Sunday, September 26, 2010

Varieties of Evidence Redux

About a year ago, I posted three blog posts here, arguing that scientific evidence serves a more complex and dynamic set of functions in scientific inquiry than simply supporting hypotheses.  I've finally manage to work the idea out in a form that I'm satisfied with:

The Functional Complexity of Scientific Evidence (Draft)

I'm especially indebted to the commenters on this blog for the content of section 6, including Thomas Basbøll, Greg Frost-Arnold, Gabriele Contessa, and Eric Winsberg.  (I hope I've appropriate credit where credit is due there.  I was a bit stymied in how exactly to refer to a conversation we had on the blog, and so made the acknowledgments there fairly general.  Advice on that point is welcome.)

I hope I've managed to present it in a compelling way and answer the objections in a satisfactory way, even though I'm sure many traditionalist won't be convinced.  The goal in this paper is to motivate the need for more complex, functionalist, dynamic model of evidence in contrast with the oversimplification of the traditional-type model, to set out in detail such a model, to illustrate it with an example, and to reply to some basic objections.  I've got a second paper in progress which applies the basic framework to a variety of problems of evidence, from theory-ladenness and the experiment's regress to "evidence for use" and evidence-based public policy.  My central claim there is that this apparently diverse set of problems all share a set of assumptions, and the strongest way to solve them all is to adopt the dynamic evidential functionalism that I've laid out in this first paper.

One reason that I needed to whip this paper into shape is that I'm presenting on the topic of the sequel at the Pitt workshop on scientific experimentation.  Getting this in final form is part of finishing up that paper.  The working title there is "From the Experimenter’s Regress to Evidence-Based Policy: The Functional Complexity of Scientific Evidence."

If anyone gets a chance to look at the paper, I'd appreciate any comments, here or via email. 


  1. I've just had a quick look at it and I noticed that you're maintaining a rhetorical posture that puzzled me when we last talked about this. Back then you referred to the support model of evidence as a "pet notion" too, and you do so again in this paper (23).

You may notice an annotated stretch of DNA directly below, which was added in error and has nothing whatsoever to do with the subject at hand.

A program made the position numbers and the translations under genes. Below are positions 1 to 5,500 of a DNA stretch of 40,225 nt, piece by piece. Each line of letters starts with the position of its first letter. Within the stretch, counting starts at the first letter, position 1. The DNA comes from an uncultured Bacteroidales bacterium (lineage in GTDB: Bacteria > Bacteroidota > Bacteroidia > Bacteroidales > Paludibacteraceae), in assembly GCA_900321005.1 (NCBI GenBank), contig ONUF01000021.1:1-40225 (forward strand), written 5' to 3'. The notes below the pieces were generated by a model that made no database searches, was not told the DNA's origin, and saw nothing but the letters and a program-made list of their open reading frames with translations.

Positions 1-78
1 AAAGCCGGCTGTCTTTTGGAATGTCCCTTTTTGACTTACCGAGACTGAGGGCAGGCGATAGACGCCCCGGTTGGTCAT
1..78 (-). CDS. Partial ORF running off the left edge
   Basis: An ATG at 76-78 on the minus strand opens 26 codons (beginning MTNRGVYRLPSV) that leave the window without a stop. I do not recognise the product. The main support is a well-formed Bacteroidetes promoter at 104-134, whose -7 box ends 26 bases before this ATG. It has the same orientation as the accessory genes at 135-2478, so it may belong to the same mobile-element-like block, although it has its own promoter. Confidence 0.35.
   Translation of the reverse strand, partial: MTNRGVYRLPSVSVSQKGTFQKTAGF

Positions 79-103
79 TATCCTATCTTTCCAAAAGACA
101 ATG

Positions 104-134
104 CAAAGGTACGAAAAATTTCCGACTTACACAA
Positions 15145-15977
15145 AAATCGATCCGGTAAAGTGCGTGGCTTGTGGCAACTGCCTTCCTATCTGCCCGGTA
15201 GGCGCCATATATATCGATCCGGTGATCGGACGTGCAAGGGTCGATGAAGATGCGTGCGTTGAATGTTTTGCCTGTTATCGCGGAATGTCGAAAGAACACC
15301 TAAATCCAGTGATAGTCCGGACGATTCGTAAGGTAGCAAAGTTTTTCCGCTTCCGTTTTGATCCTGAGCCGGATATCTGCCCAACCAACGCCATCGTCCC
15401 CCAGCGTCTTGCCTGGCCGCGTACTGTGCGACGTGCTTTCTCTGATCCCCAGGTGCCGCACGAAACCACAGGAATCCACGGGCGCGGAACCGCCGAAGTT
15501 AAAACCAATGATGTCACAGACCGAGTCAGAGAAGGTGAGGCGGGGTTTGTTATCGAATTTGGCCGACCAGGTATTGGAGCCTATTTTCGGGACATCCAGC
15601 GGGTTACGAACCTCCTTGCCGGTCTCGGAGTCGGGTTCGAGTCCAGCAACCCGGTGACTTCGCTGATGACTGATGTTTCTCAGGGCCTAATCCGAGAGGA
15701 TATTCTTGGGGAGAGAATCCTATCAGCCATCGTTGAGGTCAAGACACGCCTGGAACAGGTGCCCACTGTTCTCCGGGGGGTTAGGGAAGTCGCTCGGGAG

But you also call it the "traditional model", and (rightly) present it as the received view. Indeed, I think there is a very big difference between a "pet" notion and what can rightly be called a "stock" concept. That is, we're not talking about housepets here but livestock.

    On the farm, there is a big difference between losing a favourite dog and losing a prize bull. The reasons to save the latter are not just personal or sentimental, but have to do with the viability of the whole project. My defense of our received views of evidence in the larger project of epistemology/philosophy of science are carried out in that spirit.

    I'll have a look at that Snow example when I have a bit more time.

  2. Thomas,

    I suspect my inclination to use such terms and your puzzlement and exception at them represents our differing evaluations of the prospects for productivity of the notions in question. When the herd's productivity has long since been far less than the expense necessary to maintain it, it is hard to justify keeping it around beyond a certain sentimental fondness.

    Or, perhaps more in the spirit of my own suggestion, when you have a prize bull, but it is never brought into its proper interaction with cows, with the final aim of producing a certain type of result, then all you have is a pet.

    Anyhow, despite my puns, your point is fair and well-taken. Perhaps it would be advisable to soften my rhetoric here. I will consider the matter when revising.

    Thank you for this and all your prior comments.

  3. Yes, we are dealing, if we are, with an aging stud here, not a sick puppy.

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  5. Another little detail (I'm still brooding on Snow):

    One page 19, you say:

    "In the model of inquiry I've been discussing, functionalism guarantees that many different types of things count as evidence: not only particular, observed facts, but also historical developments, statistical analyses, general trends, 'phenomenological' laws, and anything that adequately serves some part of the functional roles of evidence and some stage of the inquiry."